Today, I’m posting an interview with author, Barbara Alfaro, author of memoir, Mirror Talk available in paperback and Kindle editions.
First, a little background on Barbara:
A graduate of Goddard College and the American Academy of Dramatic Arts and a recipient of a Maryland State Arts Council Individual Artist Award, Barbara’s essays and poems appear in various publications. Mirror Talk, her memoir about a Catholic girlhood and working in theatre, won the 2012 IndieReader Discovery Award for Best Memoir.
ALFARO: Carla, thanks much for sharing this interview with your blog.
SARETT: What’s the source of your interest in memoir?
ALFARO: A memoirist weaves the past and present together and that is a kind of writing I find very appealing.
SARETT: There’s a term “creative nonfiction.” Does that mean that the author is at liberty to play with facts?
ALFARO: If the facts cannot be accessed through memory or research, some memoirists are comfortable with making them up. Another way, the one I chose, is to simply acknowledge that you don’t remember certain facts. Fictionalizing a memoir dilutes its truthfulness. A Moveable Feast, the memoir by Hemingway, is a great read but it probably has equal amounts of truth and fiction.
SARETT: I’ve often wondered about the definition of a memoir, as opposed to creative nonfiction or autobiography. How do you see the difference?
ALFARO: Memoir is one of the forms of creative nonfiction and “creative” in this instance does not mean false or imagined, it means true stories so well-crafted that they read like good fiction. Risking intellectual heresy, I disagree with Socrates - the unexamined life is worth living but those of us who can’t help examining our lives and reflecting on what we’ve examined are memoirists.
Autobiography usually tells the whole story of a person’s life or a large part of it, in a more formal voice than memoir. A key difference between memoir and autobiography is that the memoirist selects those memories she wants to share. Memoir tells some of the story. Autobiography tells all of the story, sometimes in excruciating detail -- “It was a rainy Wednesday in October, at four p.m., when Granny Utz put the macaroni and cheese in the Corningware casserole dish that was a gift from her sister Eloise who Granny Utz thoroughly disliked because of the pigtail incident.”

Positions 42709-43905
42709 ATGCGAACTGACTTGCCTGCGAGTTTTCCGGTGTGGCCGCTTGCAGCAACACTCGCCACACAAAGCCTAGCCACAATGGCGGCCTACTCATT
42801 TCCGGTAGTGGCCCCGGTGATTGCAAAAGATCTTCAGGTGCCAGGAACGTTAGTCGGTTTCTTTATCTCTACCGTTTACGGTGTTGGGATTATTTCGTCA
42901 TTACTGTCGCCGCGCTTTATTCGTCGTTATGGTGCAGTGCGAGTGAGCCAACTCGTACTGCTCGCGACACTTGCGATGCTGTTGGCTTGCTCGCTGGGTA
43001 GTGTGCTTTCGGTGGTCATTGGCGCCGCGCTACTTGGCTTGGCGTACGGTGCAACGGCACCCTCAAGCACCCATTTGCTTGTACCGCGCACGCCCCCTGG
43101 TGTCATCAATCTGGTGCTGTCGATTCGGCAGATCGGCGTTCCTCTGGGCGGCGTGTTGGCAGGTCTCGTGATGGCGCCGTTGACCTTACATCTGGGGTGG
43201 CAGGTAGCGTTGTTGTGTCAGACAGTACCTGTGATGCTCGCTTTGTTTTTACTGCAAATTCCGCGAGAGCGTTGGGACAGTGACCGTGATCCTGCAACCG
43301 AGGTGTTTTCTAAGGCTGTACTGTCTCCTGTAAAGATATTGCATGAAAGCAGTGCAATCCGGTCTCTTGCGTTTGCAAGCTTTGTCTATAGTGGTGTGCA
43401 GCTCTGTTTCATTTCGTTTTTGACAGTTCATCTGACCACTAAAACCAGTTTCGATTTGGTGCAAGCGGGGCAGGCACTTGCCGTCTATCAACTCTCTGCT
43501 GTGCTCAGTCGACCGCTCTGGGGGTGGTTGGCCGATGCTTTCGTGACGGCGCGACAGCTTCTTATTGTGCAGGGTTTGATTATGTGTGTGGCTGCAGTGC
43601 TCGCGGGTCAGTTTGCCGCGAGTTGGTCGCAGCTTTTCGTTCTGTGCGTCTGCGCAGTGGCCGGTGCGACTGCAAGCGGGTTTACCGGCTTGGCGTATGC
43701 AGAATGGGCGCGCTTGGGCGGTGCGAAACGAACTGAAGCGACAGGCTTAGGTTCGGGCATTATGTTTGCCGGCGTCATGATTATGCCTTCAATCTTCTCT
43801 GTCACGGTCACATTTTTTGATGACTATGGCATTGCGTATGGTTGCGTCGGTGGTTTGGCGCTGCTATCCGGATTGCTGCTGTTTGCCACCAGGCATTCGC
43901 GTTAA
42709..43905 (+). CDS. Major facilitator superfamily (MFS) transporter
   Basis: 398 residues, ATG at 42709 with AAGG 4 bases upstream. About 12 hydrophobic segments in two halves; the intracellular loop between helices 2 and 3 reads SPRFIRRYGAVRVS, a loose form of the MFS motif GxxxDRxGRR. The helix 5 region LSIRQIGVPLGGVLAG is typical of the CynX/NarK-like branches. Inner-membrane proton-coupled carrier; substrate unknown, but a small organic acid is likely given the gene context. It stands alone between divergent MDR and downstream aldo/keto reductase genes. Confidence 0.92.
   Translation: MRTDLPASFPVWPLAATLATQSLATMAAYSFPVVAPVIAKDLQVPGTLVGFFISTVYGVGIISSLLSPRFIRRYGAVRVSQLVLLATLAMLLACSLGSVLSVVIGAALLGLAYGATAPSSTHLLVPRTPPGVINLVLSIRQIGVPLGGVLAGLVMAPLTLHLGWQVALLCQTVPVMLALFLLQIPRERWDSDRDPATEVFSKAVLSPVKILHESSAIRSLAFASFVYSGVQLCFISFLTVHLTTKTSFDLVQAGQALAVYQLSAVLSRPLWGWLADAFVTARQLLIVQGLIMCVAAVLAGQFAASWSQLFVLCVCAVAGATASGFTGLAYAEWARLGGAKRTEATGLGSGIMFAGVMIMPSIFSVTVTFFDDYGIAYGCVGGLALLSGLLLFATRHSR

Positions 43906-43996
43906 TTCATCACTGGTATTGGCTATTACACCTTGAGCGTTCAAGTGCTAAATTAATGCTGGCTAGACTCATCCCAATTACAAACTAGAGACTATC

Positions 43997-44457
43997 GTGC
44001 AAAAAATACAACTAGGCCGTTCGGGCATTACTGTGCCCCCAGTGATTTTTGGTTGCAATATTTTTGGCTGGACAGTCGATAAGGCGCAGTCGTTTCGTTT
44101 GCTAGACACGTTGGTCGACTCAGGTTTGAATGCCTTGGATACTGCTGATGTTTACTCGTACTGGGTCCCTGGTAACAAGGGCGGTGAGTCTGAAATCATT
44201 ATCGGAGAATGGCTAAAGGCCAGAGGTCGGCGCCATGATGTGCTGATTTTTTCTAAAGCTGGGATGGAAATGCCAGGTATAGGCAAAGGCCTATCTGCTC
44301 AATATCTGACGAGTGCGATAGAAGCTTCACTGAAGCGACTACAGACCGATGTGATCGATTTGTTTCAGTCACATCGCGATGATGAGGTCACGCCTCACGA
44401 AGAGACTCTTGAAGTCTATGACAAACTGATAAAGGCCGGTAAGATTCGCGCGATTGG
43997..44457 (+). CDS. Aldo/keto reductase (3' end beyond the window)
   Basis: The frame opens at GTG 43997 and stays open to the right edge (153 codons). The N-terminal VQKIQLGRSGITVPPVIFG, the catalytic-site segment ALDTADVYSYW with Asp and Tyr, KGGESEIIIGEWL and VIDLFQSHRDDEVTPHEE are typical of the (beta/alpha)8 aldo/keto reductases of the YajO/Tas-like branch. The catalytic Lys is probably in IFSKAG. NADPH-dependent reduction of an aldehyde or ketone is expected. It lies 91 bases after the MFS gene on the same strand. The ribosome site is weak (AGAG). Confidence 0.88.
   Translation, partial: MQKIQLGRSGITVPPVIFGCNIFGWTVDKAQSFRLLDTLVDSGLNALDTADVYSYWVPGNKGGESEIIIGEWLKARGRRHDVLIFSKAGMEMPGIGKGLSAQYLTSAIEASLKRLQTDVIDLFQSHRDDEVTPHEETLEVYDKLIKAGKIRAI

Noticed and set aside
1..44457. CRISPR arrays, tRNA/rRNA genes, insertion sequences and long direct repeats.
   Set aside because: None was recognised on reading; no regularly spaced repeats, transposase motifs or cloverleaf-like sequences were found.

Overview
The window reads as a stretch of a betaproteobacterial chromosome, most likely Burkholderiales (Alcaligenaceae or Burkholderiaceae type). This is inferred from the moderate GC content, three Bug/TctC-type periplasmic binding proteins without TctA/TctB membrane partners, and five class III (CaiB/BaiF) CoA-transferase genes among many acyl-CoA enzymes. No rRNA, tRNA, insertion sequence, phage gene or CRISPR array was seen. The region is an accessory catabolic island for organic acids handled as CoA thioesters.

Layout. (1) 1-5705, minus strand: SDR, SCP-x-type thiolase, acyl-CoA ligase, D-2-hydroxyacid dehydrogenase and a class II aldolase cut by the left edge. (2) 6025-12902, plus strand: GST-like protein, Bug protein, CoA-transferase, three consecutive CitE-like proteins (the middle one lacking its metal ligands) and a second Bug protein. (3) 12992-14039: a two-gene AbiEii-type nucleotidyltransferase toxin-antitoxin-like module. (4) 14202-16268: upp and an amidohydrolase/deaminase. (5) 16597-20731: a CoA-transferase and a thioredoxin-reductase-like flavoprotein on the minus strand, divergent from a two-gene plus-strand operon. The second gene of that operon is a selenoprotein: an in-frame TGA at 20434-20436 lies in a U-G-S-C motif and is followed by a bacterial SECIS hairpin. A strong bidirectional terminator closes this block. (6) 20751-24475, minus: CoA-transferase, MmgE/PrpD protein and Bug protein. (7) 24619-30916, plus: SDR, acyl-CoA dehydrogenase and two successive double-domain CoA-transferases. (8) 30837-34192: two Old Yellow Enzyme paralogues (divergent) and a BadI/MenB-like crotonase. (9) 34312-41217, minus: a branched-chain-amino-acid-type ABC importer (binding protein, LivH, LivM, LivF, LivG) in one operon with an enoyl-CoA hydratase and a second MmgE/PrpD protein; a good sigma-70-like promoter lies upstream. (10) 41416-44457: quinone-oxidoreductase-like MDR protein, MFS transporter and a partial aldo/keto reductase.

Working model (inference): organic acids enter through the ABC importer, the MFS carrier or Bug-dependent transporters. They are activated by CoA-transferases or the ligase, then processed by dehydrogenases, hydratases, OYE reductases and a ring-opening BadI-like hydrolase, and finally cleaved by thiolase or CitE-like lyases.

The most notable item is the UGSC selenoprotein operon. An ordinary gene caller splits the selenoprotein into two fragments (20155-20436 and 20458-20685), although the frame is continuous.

SARETT: I’ve always worried that I wrote a memoir, maybe I’d offend some folks along the way-- not all truths are happy ones. Did you have similar fears?
ALFARO: Yes, and I still do but a Pollyanna memoir where there is no sadness or pain and everyone is some sort of angelic presence who never harms another is immediately recognizable as false. In Mirror Talk, I softened some of my most painful memories with humor as that works for me in my life and in my writing.
SARETT: There are many choices to be made in the tone of a memoir? What tone were you were interested in creating and how did you go about achieving it?
ALFARO: I wanted a warm, conversational tone. A reader told me that she felt like I was sitting next to her when she read Mirror Talk and I thought yes, that’s what I wanted. I think strong doses of humor help achieve a gentle, informal tone.
SARETT: How would you describe your approach to writing, and in particular Mirror Talk. Did you pick the incidents first, and build around them, or let it flow?
ALFARO: I am a poet and, for me, writing poetry is different from other writing, including memoir. The first lines of a poem appear, already written, in my mind and it’s my part to complete the rest of the poem. I know writers sound daffy when they say things like this, but that is how poetry happens for me. Writing memoir and fiction is more structured, but I’m definitely a “let it flow” writer. I then make myself a little crazy editing what did flow. I suffer from the perfectionist disorder!
SARETT: Who are some of your favorite memoirists? What did you learn from them?
ALFARO: Nuala O’Faolain, Frank McCourt, Russell Baker, Kathleen Norris, Mary Karr. I don’t know that I learned anything. I do know that I admire their courage, their wit, and their exquisite writing.
SARETT: What are your current projects?
ALFARO: I’m working on a novel tentatively titled Roses and Vices.